• Identify the Community's Strengths – instead of focusing on weaknesses, focus on the community's strengths
  • Utilize Local Resources – use what's already there; look out for available talents/skills community members have and utilize it
  • Design with the Community's Voice – remember to keep consistent with the community's already set style
  • Give Communities Ownership – focus on long-term goals and make sure community members can run it in the future
  • Sustained Engagement – build lasting relationships with the community
In general, what stood out to me the most in this reading was the level of trust a designer needs with the community they're assisting. Though this seems intuitive, a desire to help the community should be sincere and empathetic. It should not be from a superior standpoint of "giver" and "receiver," like one of the interviewees commented in We Are Superman. Rather, it should be a collaborative effort where the designer almost becomes one with the community.

"We Are Superman" – Response
Ever since coming to Kansas City four years ago, I learned to be wary of Troost Avenue. One of the first things a Kansas City resident told me was to "be careful along that street." When driving from the west of Troost to the east, it was strange how drastically the apparent income of each household dropped in certain areas and skyrocketed in others; the racial demographic seemed unbalanced and concentrated with certain types of people in specific areas. Though confused, I did not question it, nor did I feel the necessity to point it out as a problem. I noticed that Chicago, too, has the same problem of segregation, where there are racial pockets and natural divides between them.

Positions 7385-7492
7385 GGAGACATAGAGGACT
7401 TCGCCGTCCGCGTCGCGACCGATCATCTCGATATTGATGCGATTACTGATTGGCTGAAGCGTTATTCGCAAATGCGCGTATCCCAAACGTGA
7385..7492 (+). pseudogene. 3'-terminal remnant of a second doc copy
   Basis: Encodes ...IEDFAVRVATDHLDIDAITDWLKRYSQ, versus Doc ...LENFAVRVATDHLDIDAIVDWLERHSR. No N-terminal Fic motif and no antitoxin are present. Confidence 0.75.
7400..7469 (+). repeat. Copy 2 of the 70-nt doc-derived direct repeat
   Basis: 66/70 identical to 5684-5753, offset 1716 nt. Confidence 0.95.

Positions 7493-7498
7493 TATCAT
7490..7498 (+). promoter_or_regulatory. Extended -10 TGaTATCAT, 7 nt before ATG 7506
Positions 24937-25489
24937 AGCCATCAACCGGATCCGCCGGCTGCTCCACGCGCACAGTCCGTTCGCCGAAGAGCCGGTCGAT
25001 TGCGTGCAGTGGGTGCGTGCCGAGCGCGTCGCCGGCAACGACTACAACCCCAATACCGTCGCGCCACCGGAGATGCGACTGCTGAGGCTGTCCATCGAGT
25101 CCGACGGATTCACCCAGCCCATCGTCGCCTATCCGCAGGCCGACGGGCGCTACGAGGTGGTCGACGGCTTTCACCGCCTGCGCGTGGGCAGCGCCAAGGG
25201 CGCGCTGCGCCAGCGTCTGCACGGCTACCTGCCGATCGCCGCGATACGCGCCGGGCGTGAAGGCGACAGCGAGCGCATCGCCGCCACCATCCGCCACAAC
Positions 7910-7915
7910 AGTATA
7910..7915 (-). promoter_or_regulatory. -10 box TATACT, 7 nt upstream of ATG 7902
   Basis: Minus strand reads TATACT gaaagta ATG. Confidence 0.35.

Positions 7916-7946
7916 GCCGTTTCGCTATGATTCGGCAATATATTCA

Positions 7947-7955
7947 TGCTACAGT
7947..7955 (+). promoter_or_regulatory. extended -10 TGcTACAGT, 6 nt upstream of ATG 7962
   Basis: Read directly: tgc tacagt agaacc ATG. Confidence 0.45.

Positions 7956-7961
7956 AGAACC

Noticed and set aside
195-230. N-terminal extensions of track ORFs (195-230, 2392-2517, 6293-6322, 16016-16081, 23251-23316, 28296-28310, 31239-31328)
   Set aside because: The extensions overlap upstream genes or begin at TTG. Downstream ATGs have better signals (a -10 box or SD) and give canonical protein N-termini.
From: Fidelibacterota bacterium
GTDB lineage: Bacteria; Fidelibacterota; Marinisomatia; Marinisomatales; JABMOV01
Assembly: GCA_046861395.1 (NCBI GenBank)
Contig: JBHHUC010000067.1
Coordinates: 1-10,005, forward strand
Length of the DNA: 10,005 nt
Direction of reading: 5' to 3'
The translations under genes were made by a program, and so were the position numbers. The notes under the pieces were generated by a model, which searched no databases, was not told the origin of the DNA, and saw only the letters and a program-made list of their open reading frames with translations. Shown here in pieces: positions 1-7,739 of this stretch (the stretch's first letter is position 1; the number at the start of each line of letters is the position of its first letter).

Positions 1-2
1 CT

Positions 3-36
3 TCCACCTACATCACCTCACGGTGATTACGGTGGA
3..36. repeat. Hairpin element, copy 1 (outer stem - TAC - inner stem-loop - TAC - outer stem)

After learning about the history of Troost and how it became the "wall," I was shocked at how little things have changed over the course of sixty years. I realized that segregation is indeed not a thing of the past; it is very much a current reality and continues to prevail. Looking at a map visualizing the races of residents in Kansas City, there is a clear divide between white residents (to the west of Troost) and black residents (to the east). The film revealed the complexity of the issue, which spans from legislation to familial environments. Needless to say, there is no one clear solution.

As the film progressed, it delved into specific people's efforts to eliminate segregation: a Catholic nun, an Orthodox Priest, a computer engineer, and a community leader. Though they all address different aspects of the issue, each tackle the problem in their own way and instigate social change. One of the interviewees commented that "we can no longer wait and depend on the government to solve the issue."

Like Kelly said in class, design cannot necessarily solve world hunger. But it can influence the way people behave, and therefore also change the way people think. In what ways could design raise awareness or solve the issue?

This visualization of 2010 U.S. Census data shows Troost as a racial divider in Kansas City, Mo.
(Blue dots represent white residents, green dots represent African-American residents.)

Organizations of Interest
  • HALO
  • Assistance League of Kansas City
  • Kansas City Rescue Mission
  • Stonelion Puppet Theatre
  • Rose Brooks Center
  • Cultivate KC
Kansas City-based Challenges
  • What is the existing situation?
  • What specific problem are you wanting to solve or change are you trying to make?
  • Why?
  • What changes could improve the situation? (this will evolve as you do research)
  • Change of conversation?
  • Shift in understanding?
  • Identifying a need?


No comments:

Post a Comment